Summary: All hype, no substance
Comment: I should have read the other negative reviews before buying this book. The Passion Test is nothing more than making a list of 10 things you like and then whittling it down. No insight, no creativity, no help.
One thing is clear: The author's passion is marketing pap to the pseudo-spiritual seekers. Save your money.
Summary: I wanted to believe
Comment: I received this as a recommendation from T. Harv Eker so I naturally was excited to read the book. I really wanted to believe but at the end I felt that it didn't really teach me anything. God bless this woman for her treks to India and wherever.. but it didn't really help to answer any deep questions for me.
If you are drawn to this book I believe there are certainly better options to help you find your path. Although this may speak differently to certain people.
Summary: Surprisingly pleased
Comment: I bought this book because it was recommended to me by someone I trust, but upon starting to read it, I was almost convinced I would return it. Among other things, the writing style is a mess, the voice of the narrator keeps shifting, the design with purple bars down the margins and purple boxes for different texts is irritating. However, I kept reading because I got caught up in the story of the Jane Attwood's trip to India, and I was intrigued about the Passion Test: a method to discover the 5 top things you are passionate about and how to achieve them in your life.
I found the test to be incredibly helpful to me. I am a woman in my mid-30s with a relatively successful career, but I feel that I have always been uncommitted to my profession. Taking the Passion Test helped me to clarify my goals, realize what I like and dislike about my job, and motivate me towards further career growth. It also helped me for personal growth as well, but it was really insight into my professional life that blew me away and made me decide that this is a book worth having around.
One of the things that I like best about this book is that it advocates an active approach to life. Other books that emphasize positive thinking seem to focus on patience and passive acceptance. As a goal-oriented person, I like to take the bull by the horns and set things in motion myself, not wait for them to happen. In that respect, this book is a great motivator.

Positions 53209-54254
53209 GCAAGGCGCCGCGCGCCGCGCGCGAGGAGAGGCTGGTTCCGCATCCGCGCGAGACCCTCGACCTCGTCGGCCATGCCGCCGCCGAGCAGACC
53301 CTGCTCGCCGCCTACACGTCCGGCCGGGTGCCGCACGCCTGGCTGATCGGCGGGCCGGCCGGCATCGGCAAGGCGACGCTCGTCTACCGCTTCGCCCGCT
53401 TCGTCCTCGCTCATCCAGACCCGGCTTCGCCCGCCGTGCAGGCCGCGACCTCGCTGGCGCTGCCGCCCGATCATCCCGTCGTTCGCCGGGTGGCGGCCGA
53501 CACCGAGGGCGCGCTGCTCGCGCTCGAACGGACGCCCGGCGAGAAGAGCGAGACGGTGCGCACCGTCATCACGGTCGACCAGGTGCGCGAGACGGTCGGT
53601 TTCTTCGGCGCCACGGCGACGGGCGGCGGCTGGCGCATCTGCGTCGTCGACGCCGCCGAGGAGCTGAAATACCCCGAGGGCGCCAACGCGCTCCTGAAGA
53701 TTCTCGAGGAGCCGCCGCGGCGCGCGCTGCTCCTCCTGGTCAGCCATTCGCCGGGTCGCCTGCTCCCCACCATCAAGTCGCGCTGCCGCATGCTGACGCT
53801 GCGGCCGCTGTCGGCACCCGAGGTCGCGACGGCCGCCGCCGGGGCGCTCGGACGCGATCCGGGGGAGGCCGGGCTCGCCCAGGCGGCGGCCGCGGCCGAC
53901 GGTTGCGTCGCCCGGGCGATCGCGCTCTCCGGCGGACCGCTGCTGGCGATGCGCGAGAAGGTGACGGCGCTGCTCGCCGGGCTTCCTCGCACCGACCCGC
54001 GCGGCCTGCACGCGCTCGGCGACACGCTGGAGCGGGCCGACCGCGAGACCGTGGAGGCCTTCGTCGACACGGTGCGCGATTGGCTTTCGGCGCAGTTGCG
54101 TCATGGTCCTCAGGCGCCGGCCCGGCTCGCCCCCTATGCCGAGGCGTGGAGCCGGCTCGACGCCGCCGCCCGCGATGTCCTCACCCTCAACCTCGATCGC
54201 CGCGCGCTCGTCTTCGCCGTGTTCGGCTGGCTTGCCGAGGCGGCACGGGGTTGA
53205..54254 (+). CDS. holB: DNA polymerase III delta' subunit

This book takes as a point of departure the belief in a higher power. It is not for atheists or skeptics. It is regrettable that the negative reviews of this book are what people find the most helpful. Clearly, The Passion Test is not for everyone and could have done with more careful editing, but it is a book that will help people that are at a crossroads in their life, that need to make crucial decisions, and/or that need a little push to propel them towards the road to success.
Summary: life-changing tool
Comment: This book is an excellent "road map" to piggy-back on The Secret. In understanding the concepts represented in The Secret, it can leave you feeling....."Great idea - how do I figure out what I want to be?" The Passion Test helps break the exploration into smaller pieces and "holds your hand" through the process.
I have started a group based around these two books, and will be certifying this summer to become a Passion Test Facilitator.......these concepts are literally life-changing.
Put down the tabloids and embrace 2 books that can change your life. Good luck!
Summary: Passion test review
Comment: I have the cd's. I really enjoyed the first part of the passion test and found the information useful. Listening to the people talk towards the end was nice but not something that will help me lead a life of passion. Sometimes it is hard to image living a life of passion without concern for the money. As they say it will follow. Money is an item that is needed to live in our world. If you don't have any passions that will create money I think it would be hard to follow just living for passion.